Physio-logging methods, which use animal-borne devices to record physiological variables, are entering a new era driven by advances in sensor development. However, existing datasets collected with traditional bio-loggers, such as accelerometers, still contain untapped eco-physiological information. Here we present a computational method for extracting heartrate from high-resolution accelerometer data using a ballistocardiogram. We validated our method with simultaneous accelerometer-electrocardiogram tag deployments in a controlled setting on a killer whale (Orcinus orca) and demonstrate the predictions correspond with previously observed cardiovascular patterns in a blue whale (Balaenoptera musculus), including the magnitude of apneic bradycardia and increase in heart rate prior to and during ascent. Our ballistocardiogram method may be applied to mine heart rates from previously collected accelerometery and expand our understanding of comparative cardiovascular physiology.

    View details for DOI 10.1242/jeb.243872

    View details for PubMedID 35502794

  • Scaling of maneuvering performance in baleen whales: larger whales outperform expectations. The Journal of experimental biology Segre, P. S., Gough, W. T., Roualdes, E. A., Cade, D. E., Czapanskiy, M. F., Fahlbusch, J., Kahane-Rapport, S. R., Oestreich, W. K., Bejder, L., Bierlich, K. C., Burrows, J. A., Calambokidis, J., Chenoweth, E. M., di Clemente, J., Durban, J. W., Fearnbach, H., Fish, F. E., Friedlaender, A. S., Hegelund, P., Johnston, D. W., Nowacek, D. P., Oudejans, M. G., Penry, G. S., Potvin, J., Simon, M., Stanworth, A., Straley, J. M., Szabo, A., Videsen, S. K., Visser, F., Weir, C. R., Wiley, D. N., Goldbogen, J. A. 2022; 225 (5)

    Abstract

    Despite their enormous size, whales make their living as voracious predators. To catch their much smaller, more maneuverable prey, they have developed several unique locomotor strategies that require high energetic input, high mechanical power output and a surprising degree of agility. To better understand how body size affects maneuverability at the largest scale, we used bio-logging data, aerial photogrammetry and a high-throughput approach to quantify the maneuvering performance of seven species of free-swimming baleen whale. We found that as body size increases, absolute maneuvering performance decreases: larger whales use lower accelerations and perform slower pitch-changes, rolls and turns than smaller species. We also found that baleen whales exhibit positive allometry of maneuvering performance: relative to their body size, larger whales use higher accelerations, and perform faster pitch-changes, rolls and certain types of turns than smaller species. However, not all maneuvers were impacted by body size in the same way, and we found that larger whales behaviorally adjust for their decreased agility by using turns that they can perform more effectively. The positive allometry of maneuvering performance suggests that large whales have compensated for their increased body size by evolving more effective control surfaces and by preferentially selecting maneuvers that play to their strengths.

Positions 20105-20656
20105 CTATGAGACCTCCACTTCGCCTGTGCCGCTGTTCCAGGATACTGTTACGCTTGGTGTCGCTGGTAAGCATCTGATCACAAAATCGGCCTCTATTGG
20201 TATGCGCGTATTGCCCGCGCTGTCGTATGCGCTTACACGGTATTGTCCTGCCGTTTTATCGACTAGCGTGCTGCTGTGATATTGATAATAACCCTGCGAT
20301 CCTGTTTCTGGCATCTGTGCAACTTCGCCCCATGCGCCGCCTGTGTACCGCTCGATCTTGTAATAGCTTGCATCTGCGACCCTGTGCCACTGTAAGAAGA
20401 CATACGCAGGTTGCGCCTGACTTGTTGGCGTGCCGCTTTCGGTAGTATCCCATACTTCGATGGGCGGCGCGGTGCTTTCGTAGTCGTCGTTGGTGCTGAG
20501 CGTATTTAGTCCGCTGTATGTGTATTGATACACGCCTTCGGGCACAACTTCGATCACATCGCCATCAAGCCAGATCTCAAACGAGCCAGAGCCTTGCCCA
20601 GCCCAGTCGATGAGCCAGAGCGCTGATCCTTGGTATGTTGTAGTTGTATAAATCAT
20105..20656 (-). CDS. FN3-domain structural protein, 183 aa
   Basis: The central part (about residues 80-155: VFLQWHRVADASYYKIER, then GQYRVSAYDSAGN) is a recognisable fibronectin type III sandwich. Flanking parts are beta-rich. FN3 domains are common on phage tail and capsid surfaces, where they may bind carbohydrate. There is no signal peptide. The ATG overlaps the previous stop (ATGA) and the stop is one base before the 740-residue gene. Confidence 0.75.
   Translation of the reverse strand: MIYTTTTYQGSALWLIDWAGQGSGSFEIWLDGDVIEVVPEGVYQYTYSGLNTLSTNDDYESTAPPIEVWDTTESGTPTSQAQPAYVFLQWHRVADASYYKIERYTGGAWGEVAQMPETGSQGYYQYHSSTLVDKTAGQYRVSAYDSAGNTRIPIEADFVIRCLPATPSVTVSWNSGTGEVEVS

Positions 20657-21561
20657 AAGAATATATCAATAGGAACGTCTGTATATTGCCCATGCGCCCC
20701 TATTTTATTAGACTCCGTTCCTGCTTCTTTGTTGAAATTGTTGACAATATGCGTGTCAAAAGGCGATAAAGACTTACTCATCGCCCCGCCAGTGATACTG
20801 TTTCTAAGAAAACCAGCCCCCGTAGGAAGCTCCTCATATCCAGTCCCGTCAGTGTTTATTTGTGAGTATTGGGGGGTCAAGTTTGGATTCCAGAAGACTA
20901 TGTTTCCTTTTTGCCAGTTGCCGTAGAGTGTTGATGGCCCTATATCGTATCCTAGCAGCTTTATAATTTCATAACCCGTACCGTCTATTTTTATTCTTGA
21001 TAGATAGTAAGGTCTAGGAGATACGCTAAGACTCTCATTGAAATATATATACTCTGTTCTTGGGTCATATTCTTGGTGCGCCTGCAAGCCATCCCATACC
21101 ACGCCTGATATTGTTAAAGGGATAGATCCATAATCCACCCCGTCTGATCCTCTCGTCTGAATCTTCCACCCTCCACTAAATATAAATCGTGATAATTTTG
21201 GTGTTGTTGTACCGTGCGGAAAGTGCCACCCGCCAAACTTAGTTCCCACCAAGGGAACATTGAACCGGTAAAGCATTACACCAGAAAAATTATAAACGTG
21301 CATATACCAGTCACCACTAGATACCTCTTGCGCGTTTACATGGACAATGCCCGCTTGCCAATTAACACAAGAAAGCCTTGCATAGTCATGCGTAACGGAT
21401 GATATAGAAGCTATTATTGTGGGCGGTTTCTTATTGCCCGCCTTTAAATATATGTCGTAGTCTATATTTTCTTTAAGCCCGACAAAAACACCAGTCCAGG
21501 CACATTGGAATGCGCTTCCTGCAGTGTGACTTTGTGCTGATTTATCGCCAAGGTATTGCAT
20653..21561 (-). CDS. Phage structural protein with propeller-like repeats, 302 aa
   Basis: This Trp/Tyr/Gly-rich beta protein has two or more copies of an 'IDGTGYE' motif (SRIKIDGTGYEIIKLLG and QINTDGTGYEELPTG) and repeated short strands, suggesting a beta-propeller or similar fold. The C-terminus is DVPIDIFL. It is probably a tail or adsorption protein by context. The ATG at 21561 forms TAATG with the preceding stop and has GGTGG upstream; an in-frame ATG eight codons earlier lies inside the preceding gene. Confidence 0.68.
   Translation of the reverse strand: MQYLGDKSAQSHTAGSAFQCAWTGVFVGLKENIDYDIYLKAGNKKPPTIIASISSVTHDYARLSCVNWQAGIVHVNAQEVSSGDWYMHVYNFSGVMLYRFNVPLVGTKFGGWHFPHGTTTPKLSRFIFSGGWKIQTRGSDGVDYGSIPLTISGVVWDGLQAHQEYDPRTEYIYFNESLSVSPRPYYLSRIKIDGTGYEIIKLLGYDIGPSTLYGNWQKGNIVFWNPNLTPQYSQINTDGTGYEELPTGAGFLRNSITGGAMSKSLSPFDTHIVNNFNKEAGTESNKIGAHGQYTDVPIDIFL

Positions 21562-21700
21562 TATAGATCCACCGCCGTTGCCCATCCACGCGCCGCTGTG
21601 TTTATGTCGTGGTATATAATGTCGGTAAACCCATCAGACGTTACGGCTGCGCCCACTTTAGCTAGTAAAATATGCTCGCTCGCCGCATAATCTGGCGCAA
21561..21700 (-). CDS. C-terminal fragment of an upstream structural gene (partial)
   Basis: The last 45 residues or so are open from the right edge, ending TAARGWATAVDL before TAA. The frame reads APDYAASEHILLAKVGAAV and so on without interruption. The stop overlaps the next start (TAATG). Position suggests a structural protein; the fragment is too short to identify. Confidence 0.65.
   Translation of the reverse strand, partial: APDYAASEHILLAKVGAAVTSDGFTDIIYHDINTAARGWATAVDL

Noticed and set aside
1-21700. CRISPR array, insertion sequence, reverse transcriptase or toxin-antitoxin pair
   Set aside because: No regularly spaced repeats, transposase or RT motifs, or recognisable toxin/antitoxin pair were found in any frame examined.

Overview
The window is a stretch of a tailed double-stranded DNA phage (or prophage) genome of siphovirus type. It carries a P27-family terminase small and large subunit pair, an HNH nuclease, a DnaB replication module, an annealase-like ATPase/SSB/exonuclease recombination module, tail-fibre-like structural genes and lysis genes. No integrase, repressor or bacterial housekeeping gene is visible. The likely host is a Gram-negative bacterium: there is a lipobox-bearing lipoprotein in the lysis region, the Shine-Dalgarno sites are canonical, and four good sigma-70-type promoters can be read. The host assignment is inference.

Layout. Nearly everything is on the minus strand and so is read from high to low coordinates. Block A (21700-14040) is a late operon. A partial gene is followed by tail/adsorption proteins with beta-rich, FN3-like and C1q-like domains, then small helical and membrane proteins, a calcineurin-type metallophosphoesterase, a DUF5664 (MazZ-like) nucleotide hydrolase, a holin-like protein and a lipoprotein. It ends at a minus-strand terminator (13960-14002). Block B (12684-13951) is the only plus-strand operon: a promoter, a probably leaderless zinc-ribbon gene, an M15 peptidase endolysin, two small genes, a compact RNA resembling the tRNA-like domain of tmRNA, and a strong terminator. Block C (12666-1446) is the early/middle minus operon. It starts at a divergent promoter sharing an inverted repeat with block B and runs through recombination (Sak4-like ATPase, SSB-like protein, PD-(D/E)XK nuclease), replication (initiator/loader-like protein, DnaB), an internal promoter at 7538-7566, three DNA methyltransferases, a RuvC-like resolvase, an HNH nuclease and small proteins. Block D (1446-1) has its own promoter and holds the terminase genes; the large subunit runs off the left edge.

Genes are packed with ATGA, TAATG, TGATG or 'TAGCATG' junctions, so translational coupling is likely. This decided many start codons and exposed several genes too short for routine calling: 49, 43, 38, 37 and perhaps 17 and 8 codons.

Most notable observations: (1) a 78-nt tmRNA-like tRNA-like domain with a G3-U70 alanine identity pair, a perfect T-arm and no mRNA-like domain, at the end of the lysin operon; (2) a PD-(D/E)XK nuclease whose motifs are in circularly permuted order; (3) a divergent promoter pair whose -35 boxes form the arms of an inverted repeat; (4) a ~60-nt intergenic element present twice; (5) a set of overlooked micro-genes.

View details for DOI 10.1242/jeb.243224

    View details for PubMedID 35234874

  • Elephant seals time their long-distance migrations using a map sense CURRENT BIOLOGY Beltran, R. S., Yuen, A. L., Condit, R., Robinson, P. W., Czapanskiy, M. F., Crocker, D. E., Costa, D. P. 2022; 32 (4): R156-R157
  • Elephant seals time their long-distance migrations using a map sense. Current biology : CB Beltran, R. S., Yuen, A. L., Condit, R., Robinson, P. W., Czapanskiy, M. F., Crocker, D. E., Costa, D. P. 2022; 32 (4): R156-R157

    Abstract

    Many marine animals migrate between foraging areas and reproductive sites, often timing the return migration with extreme precision. In theory, the decision to return should reflect energy acquisition at foraging areas, energetic costs associated with transit, and timing arrival for successful reproduction. For long-distance migrations to be successful, animals must integrate 'map' information to assess where they are relative to their reproductive site as well as 'calendar' information to know when to initiate the return migration given their distance from home1. Elephant seals, Mirounga angustirostris, migrate thousands of kilometers from reproductive sites to open ocean foraging areas (Figure 1A), yet return within a narrow window of time to specific beaches2. Each year, pregnant female elephant seals undertake a 240-day, 10,000 km foraging migration across the Northeast Pacific Ocean before returning to their breeding beaches, where they give birth 5 days after arriving2. We found that the seals' abilities to adjust the timing of their return migration is based on the perception of space and time, which further elucidates the mechanisms behind their astonishing navigational feats3.

    View details for DOI 10.1016/j.cub.2022.01.031

    View details for PubMedID 35231406

  • How Reproducibility Will Accelerate Discovery Through Collaboration in Physio-Logging. Frontiers in physiology Czapanskiy, M. F., Beltran, R. S. 2022; 13: 917976